Apple to face antitrust inquiry over app development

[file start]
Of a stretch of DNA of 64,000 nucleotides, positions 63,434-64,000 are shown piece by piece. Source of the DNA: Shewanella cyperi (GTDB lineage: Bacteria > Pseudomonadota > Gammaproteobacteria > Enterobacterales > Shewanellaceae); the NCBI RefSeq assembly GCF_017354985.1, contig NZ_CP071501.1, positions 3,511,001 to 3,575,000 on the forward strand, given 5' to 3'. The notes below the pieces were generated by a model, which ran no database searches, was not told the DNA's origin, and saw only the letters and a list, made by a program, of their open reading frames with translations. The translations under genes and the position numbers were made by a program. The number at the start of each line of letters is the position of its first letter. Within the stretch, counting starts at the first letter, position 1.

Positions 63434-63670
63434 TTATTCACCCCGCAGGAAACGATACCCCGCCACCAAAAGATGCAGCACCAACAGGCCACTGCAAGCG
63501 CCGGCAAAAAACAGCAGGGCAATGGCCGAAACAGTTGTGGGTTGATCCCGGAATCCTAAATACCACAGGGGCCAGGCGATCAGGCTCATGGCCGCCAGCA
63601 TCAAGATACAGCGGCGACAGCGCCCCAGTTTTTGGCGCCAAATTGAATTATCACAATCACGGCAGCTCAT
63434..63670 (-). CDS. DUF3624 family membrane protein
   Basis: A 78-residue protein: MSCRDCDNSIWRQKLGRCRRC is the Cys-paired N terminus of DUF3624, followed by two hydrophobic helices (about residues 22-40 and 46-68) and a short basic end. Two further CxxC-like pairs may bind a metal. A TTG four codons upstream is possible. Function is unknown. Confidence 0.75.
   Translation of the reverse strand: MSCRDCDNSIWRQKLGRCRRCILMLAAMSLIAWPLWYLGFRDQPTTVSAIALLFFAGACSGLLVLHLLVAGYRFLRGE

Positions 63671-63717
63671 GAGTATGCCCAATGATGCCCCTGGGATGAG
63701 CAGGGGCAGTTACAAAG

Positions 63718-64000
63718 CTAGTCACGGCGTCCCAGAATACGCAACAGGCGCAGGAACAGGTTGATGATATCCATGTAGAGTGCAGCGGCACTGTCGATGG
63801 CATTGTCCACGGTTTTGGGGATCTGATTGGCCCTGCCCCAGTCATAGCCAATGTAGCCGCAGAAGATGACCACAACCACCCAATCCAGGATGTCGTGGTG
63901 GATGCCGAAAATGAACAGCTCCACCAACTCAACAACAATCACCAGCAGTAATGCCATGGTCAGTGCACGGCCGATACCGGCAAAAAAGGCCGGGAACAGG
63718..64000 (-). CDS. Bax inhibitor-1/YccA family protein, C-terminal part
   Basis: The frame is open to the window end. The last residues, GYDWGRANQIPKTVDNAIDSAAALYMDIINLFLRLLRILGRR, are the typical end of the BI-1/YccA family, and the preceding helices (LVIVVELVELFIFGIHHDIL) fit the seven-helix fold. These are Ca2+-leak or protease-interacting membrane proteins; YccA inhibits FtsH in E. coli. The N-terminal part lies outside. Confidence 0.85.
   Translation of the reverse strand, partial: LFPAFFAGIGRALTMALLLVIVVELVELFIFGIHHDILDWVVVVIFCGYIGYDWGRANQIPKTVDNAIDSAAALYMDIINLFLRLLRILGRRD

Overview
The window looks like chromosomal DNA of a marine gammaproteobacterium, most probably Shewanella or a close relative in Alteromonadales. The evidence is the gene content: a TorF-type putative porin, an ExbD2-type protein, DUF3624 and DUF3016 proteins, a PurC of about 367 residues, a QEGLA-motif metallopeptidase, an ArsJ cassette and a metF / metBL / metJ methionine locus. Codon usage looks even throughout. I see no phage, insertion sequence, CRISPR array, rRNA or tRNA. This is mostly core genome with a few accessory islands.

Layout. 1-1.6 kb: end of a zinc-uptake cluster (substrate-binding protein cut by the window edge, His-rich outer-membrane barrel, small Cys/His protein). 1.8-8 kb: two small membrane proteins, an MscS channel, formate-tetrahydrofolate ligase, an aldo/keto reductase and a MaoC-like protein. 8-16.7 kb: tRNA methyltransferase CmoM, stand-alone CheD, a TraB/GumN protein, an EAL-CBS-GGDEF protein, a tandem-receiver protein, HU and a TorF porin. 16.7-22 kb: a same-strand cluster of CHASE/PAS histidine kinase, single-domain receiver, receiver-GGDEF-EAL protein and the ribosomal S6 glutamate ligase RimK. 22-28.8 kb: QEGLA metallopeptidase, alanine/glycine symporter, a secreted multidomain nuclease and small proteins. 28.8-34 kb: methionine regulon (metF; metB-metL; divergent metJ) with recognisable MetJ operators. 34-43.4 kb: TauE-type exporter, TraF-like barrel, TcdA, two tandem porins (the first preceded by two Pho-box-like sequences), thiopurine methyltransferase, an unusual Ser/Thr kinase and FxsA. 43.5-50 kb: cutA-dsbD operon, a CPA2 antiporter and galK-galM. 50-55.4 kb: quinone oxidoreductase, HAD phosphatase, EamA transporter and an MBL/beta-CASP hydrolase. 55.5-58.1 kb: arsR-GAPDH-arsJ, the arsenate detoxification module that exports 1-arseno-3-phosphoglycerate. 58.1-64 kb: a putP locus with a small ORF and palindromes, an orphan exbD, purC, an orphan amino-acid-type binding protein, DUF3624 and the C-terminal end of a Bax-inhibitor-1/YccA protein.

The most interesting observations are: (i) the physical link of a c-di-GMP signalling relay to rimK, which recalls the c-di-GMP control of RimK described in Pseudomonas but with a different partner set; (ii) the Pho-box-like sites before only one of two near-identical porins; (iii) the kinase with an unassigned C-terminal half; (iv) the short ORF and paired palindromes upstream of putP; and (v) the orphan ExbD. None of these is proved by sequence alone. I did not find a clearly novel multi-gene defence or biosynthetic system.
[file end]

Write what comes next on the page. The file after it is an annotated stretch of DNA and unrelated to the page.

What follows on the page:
<p>Apple could face an antitrust inquiry into its policy of making app developers for the iPad and iPhone use the manufacturer&#39;s programming tools only, according to <a href="http://www.nypost.com/p/news/business/an_antitrust_app_buvCWcJdjFoLD5vBS... target="_blank">the <em>New York Post</em>. </a></p><p>Citing &quot;a person familiar with the matter&quot;, the paper reported during the weekend that the US Department of Justice and Federal Trade Commission were &quot;locked in negotiations over which of the watchdogs will begin an antitrust inquiry&quot;. </p><p>Should the inquiry go ahead, it will focus on whether the policy, which was brought in last month, is anti-competitive, in requiring programmers to develop apps that can run only on Apple devices. The decision is just &quot;days away&quot;, the source told NYP.&nbsp; </p><p>According to the paper, officials at both the Justice Department and FTC declined to comment, while Apple did not return calls seeking comment. </p><p>Last week, Apple chief executive Steve Jobs explained why he had prevented the use of Adobe software on the company&#39;s devices in a blog post.</p><p><a href="http://www.apple.com/hotnews/thoughts-on-flash/" target="_blank">&quot;Adobe has characterized our decision as being primarily business driven &ndash; they say we want to protect our App Store &ndash; but in reality it is based on technology issues,&quot; he said. &quot;Adobe claims that we are a closed system, and that Flash is open, but in fact the opposite is true.&quot;</a></p><p><a href="http://www.ft.com/cms/s/2/f9c0fce0-5707-11df-aaff-00144feab49a.html" target="_blank">An article from the Financial Times on the matter explained: &quot;Adobe&rsquo;s Flash has become a de facto standard for the industry to create web games and present video, with about 75% of video served on web sites using Flash.&quot; </a></p>